Prespa 2021: Participant Drawings

Walking a Line: Encounters Through Drawing

Ruth Broadbent Drawing Activity for Prespa 2021 Image and Text


by participants of
Walking a Line: Encounters through Drawing
a drawing activity led by Ruth Broadbent
WAC International Walking Arts Encounters / Conference
4 – 17 July 2021
Prespa, Greece

From Prespa to around the globe, participants kindly emailed their drawings to me so that I could collate them here for us all to view. Enjoy!

Together we collectively mapped the ground through drawings made during the 2021 Walking Arts Encounters/Conference creating a visual language and system of communication that crosses borders and boundaries, opening up a space for reflecting on walking as a question. 

A collective recording and mapping of the surface of the ground

through walking and drawing.

Pausing to listen to the ground,

connect to the past, present and future,

cross boundaries and borders

and notice what is often overlooked.

N O T E S   &   O B S E R V A T I O N S

Here is documentation of my Walk A Line.

It was a very short walk from my front door to the garden gate and back:

2 paces East

#1 drawing

Turn a right angle to the left

4 paces down steps north

14 paces to gate

Turn 180 degrees

2 paces South

#2 drawing under the Wheatley Elm

7 paces continuing south

#3 drawing by the drainpipe with dead grass which didn’t come through

3 paces South

3 paces up steps

Right angle turn to the right

3 paces into the dry


ED Edinburgh

6B and 2B – pencils used

The Walk and The Line Walked photos have a rather unsuccessful tree rubbing too.

Information regarding my walk.

The line was from Cheesefoot Head to Winchester city centre, Hampshire, following the route of The South Downs Way.

I walked yesterday 5/7/21 setting out at 9.30am

The weather was dry, sunny intervals, low heavy clouds, a slight breeze, about 18 degrees.

I cut 3” x 3” cartridge paper, weight 220 gsm and used a 9B

The first rubbing was taken about 200m from the A272 on the path that ran between stunning barley fields that were gently swaying in the breeze. The clouds shadows created a wave of colours.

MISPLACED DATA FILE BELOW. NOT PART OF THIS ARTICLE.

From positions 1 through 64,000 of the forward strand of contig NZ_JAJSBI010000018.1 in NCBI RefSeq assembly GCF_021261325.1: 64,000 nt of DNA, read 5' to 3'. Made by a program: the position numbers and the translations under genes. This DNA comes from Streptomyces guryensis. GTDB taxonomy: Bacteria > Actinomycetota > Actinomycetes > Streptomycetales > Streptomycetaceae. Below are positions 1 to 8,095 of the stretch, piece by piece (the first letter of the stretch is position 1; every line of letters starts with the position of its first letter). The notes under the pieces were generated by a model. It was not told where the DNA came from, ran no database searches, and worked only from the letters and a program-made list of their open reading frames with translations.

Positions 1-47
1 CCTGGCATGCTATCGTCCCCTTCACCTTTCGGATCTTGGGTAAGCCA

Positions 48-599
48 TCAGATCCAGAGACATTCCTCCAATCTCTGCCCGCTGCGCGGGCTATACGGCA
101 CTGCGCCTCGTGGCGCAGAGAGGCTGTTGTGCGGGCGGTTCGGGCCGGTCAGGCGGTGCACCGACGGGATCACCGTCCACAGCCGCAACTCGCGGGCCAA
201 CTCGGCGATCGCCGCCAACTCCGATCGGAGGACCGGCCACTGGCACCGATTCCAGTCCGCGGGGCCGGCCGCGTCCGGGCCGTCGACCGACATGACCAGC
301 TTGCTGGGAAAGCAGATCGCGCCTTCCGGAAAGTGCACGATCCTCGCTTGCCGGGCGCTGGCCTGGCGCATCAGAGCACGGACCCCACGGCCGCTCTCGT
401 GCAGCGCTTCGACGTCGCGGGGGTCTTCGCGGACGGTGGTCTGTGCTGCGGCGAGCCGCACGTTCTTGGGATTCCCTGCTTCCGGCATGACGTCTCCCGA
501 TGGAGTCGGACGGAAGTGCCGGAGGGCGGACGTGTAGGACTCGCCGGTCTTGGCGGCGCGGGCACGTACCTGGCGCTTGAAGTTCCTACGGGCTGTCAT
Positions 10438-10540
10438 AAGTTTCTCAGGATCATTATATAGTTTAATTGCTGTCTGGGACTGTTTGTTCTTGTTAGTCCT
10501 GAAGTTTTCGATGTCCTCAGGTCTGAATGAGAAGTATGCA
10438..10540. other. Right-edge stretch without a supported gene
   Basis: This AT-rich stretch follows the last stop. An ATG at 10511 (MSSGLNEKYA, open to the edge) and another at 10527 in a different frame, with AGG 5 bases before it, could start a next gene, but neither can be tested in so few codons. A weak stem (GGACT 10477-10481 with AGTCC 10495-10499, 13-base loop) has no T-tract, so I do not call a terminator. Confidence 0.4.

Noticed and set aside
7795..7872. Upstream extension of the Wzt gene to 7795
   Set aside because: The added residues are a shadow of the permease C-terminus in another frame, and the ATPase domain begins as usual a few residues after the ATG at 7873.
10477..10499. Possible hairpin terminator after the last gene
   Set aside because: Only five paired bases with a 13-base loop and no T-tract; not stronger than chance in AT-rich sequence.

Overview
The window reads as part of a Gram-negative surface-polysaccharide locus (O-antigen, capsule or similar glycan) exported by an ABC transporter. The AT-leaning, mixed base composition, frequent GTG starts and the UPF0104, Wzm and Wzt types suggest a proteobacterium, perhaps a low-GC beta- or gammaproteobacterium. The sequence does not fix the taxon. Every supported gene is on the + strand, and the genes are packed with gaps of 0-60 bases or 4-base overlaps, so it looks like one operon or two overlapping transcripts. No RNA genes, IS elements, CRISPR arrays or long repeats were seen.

I was looking back along the path to the car park.

The ground cover was dry and incorporated with chalk and flints, typical for the area. Photograph 4048 attached.

3 mid 20’s walkers approached and a runner passed as I was taking the rubbing on the path.


2nd rubbing

was taken on the foot bridge crossing the A31 and M3.

At this point I was elevated about the motorway. Deafening noise of traffic. Fumes could be smelt. The bridge rattled and shook but I stopped and rubbed away. I wandered where everyone was speeding off to? Such a contrast to the slow meditative walk along the fields we had done just minutes before, listening to the skylarks and slugs and snails crossing our path.

It felt alien being here.

The urgency of everyone passing below worried me. The fast pace of life that we all encounter at times. The harshness of the surface, manmade. The stress of such behaviour.

So pleased to get off the bridge, but what destruction the motorway had caused and how it continues to affect the environment it travels through.


Taken at journeys end for this walk. Just under 4 miles from the start.

About 11am inside a bell tower on flagstones.

The tower was part of St Maurice’s church built in the 12th century. The church no longer exists as it was demolished in 1950’s to develop the shopping area just the tower remains.

The tower survives with its arch a Norman doorway. So who walked here before me?

The smooth passage, shining with use over the years, small cracks of age.

I felt very awkward taking a rubbing here because there were people all about, shoppers, tourists, families etc

It was not my original planned destination because it was just too busy, a very tight space and beside a busy road.

I have not got a picture of the rubbing as I did feel rushed.

Today I had time to “Walk a line“ (and the street wasn’t wet anymore). Thanks for the proposition. 

I had fun doing it and got in contact with the floorspace I would like to do it once in a natural surrounding too. 

My walk was short, but very revealing and transformed a very familiar walking route in interesting ways.

I walked from my house straight along the road on one side and back along the other, about 500 meters in total. On the way I noticed and counted manhole covers and other portals into the earth – metal and concrete human made covers for human made holes in the ground. I decided to stop at the 10th portal to do my 2nd rubbing. I was amazed at how many of these covered holes there were, most of which I had never noticed before. Now when I walk over one I will think about how it offers an entry point into the earth!  I live on the edge of a town called St. Ives in Cambridgeshire.

This walk is part of the original route from the medieval residence of the bishops of Exeter to the Cathedral in Exeter around five miles away.  This section of the walk is still lined lined with a beautiful avenue of trees and begins in the centre of Sowton (a small hamlet near Exeter) and ends by a large field below the Bishops Palace.   It is approximately .5 km long and is quite narrow in places where the vegetation has been allowed to grow over the path.  The start of the walk still has vehicle access  although the path is now mainly a footpath. The path crosses the river Clyst via two small bridges and my dogs will often play in the water there.

Middle (c.25 km)


End (.5 km)

It’s been such an interesting experience; a walk I have done many many times but never evaluated it in such a way.  

Thank you to all who took part and sent in the images shown here.

Jacqueline, Marie-Anne Lerjen, Penny Simons, Sally Stenton, Sarah Taylor, Sharon, Tamsin Grainger